12. It could possibly come about that the directors of the tutoring program, in collaboration with the tutor, will come to decide that the child will not benefit from the tutoring; it could be that a parent will also decide this. In order for the tutoring to proceed, both the directors of the program and the parents should desire for it to continue; if either become convinced that it is not beneficial to the child, it may be terminated by either.

13. Please give the tutor any phone numbers, email addresses, and mailing addresses you want the tutor to be able to try. Also please get the tutor’s addresses and phone numbers, as well as those of the directors of the program. Please stay in touch with the tutor and the program and respond to messages as quickly as you can. The success of the enterprise relies on people’s being able to communicate with each other. Please don’t tolerate or permit a communication blackout. If you can’t get in touch with your tutor, please let the director of the program know as soon as possible, at jstray@gmail.com (Joseph Strayhorn).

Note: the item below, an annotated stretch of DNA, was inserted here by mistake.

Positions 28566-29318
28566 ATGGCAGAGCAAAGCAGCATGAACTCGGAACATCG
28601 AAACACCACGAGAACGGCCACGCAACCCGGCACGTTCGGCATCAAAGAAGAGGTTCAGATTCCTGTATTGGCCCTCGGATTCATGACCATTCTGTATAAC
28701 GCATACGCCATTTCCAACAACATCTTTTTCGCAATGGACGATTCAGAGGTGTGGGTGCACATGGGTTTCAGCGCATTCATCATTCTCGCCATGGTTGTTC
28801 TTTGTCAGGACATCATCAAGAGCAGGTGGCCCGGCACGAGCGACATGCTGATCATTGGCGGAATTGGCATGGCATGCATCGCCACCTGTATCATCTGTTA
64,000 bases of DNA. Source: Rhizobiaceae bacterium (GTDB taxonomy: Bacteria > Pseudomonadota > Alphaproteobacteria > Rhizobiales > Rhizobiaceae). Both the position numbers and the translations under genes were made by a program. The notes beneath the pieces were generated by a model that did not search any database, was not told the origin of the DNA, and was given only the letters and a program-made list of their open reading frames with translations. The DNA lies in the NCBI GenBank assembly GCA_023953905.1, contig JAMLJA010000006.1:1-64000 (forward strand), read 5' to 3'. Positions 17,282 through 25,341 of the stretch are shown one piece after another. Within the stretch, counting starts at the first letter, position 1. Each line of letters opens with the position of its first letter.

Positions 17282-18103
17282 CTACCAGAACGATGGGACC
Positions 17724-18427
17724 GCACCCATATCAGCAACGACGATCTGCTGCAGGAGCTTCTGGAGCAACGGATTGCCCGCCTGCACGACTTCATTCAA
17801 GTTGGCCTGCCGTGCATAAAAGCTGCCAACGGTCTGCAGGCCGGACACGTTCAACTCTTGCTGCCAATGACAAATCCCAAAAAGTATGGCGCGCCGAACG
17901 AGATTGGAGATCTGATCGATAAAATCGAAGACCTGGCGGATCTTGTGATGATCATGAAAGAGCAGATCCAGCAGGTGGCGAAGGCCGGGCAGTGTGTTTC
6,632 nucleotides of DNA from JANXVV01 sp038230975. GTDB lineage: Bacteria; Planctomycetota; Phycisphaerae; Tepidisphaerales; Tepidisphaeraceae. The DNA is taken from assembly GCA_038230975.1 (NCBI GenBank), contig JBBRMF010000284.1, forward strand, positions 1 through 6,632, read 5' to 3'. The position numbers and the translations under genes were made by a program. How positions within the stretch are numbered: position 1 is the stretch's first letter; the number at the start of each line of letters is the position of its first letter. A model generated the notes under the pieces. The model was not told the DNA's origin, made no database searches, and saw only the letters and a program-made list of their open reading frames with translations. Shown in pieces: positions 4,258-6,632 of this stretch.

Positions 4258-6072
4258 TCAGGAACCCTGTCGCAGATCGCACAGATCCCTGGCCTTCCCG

14. If two parents disagree with each other about whether to engage in the tutoring, the one that objects to it will prevail. We do not want to take on the task of dealing with conflict between parents about whether the tutoring should be done or not.

15. Before beginning, please check to see if you are going to be hit with additional charges for phone calls, even though you receive them and do not initiate them. The tutoring program will not pay for additional phone charges if there are any.

16. Please do not start the tutoring with the assumption that it will be a short term intervention. It exerts its effects slowly. Expect a year's work, minimum. Sometimes more than one year is required for maximum benefit.

17. Please do not regard the tutoring as an emergency intervention. If there is an issue of self-harm, harm to others, or other danger, please make sure that you engage with a professional who is qualified to directly help you assess the risk of danger and reduce it. The tutors are NOT qualified to intervene on issues of harm, even though the subject matter covered in the tutoring can possibly eventually help with the quality of life and with habits of nonviolence and self-care.

18. The first couple of weeks are generally a trial period. At the end of that time, we and you will know better whether the tutoring will be likely to work on a longer term basis.

Please sign below, if you have read and agree to the above, and want to try the tutoring despite these provisos.


Parent’s signature